Synopsis: Winner of the 1992 Tony Award for Best Play, this is master playwright Brian Friel’s best. Set in a small village in 1936 Ireland, five unmarried sisters share a small home and dreams of life beyond their native land.  Taken from the website 

MAY 6 – JUNE 12, 2016

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Above Average
Review
7.8 Overall
10 Users (1 vote)
Story9
Set & Design6.5
Entertainment7.5
Acting9
Costumes7
What people say... 1 Leave your rating
Actors Co-op Dancing at Lughnasa is true to Brian Friel
I am a fan of 99 seat theater and frequent the Actors Co-op. I was lucky enough to see Brian Friel's (pronounced Freel) Dancing at Lughnasa (pronounced loo-na-sah) opening weekend. I was excited to see what reviewers had to say and this review is unfortunate. I know the play well and the Actors Co-op did a beautiful job. The actors were, as stated, remarkable and play the story gorgeously. The play is dialogue. However, what is not being said, is what is fueling the story. The Mundy sisters beautifully walked the line of ordinary discussion while peeling back moments of deep regret and fear. The magic of these characters shows when each of them reacts and copes differently with challenges they face. We are given three solid examples: Jack's return, Gerry's(pronounced Jerry) return and Rose's return. Kate is mad in all of those moments, Maggie covers but is curious, Agnes & Chris are afraid. But each sister is written to show the wide array of human reaction. While this review is right, the story is Michael looking back on his life and seeking his purpose, the show is not trying to tie up the story with a bow. The story is flawed. The last monologue of the play describes the memories as floating and without fact, images and nostalgia carried through music. We, the audience do not get every detail because Michael himself, does not have every detail. That is why Brian Friel wrote the character of young Michael to be invisible. That is why Michael walks through the show as its narrator. That is why it is told out of time. The show is in a thrust theater, so while you may not see the faces of all characters the story is told beautifully across the room , many moments are in reaction. Depending on where you sit decides who you see speak, who you see respond. I thought it was beautifully staged and reflective of memory. While you may not leave the theater understanding everything, you will have connected and engaged in the story. This reviewer didn't understand the theater's space, the story's convention and he missed the point of the play. That being said, Actors Co-op did not. They were stunning. If you are a theater person and love this classic, you will not be disappointed. I rate this play five stars.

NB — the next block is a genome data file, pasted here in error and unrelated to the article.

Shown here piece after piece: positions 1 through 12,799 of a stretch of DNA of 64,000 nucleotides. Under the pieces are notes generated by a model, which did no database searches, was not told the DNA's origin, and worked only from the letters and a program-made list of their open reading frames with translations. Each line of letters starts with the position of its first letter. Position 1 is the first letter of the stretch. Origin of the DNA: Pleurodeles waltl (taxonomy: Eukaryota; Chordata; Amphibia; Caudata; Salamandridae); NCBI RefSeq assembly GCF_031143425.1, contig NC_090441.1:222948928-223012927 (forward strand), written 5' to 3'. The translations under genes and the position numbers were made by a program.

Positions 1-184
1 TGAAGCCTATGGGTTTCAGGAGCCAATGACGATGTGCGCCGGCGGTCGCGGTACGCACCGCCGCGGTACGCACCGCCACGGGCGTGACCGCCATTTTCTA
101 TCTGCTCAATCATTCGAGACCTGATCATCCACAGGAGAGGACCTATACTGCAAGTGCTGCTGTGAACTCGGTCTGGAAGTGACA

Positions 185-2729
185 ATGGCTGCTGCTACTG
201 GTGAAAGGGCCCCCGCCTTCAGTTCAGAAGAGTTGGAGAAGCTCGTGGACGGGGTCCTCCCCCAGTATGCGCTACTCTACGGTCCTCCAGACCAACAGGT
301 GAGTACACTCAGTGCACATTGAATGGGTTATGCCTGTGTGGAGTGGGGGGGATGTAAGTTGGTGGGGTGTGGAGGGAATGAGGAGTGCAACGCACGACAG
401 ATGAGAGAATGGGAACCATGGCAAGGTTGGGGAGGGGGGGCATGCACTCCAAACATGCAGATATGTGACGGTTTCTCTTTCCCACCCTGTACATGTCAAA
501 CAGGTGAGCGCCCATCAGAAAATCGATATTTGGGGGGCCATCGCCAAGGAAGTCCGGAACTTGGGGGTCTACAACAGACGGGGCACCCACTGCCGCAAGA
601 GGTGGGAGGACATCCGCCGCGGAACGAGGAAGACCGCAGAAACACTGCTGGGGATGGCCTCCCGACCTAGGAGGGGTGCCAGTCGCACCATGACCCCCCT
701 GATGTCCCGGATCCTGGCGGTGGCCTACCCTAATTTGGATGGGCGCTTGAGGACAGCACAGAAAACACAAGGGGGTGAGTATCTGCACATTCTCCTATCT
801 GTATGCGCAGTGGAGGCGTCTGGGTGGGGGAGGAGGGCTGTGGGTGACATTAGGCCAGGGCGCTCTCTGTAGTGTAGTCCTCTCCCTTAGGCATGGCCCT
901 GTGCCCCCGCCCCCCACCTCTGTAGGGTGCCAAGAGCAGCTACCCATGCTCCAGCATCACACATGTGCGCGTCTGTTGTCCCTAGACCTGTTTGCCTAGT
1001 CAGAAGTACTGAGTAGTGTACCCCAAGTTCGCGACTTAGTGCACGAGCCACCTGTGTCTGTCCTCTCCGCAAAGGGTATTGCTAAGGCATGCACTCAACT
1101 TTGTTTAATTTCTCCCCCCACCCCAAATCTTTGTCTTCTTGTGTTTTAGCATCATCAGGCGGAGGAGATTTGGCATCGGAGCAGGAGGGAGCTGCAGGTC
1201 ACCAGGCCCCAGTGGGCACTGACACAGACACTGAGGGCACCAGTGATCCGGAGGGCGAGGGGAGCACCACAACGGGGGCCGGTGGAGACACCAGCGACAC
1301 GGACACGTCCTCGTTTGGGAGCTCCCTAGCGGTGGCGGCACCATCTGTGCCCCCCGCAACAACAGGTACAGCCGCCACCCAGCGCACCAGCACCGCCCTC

May 17, 2016, 5:06 pm
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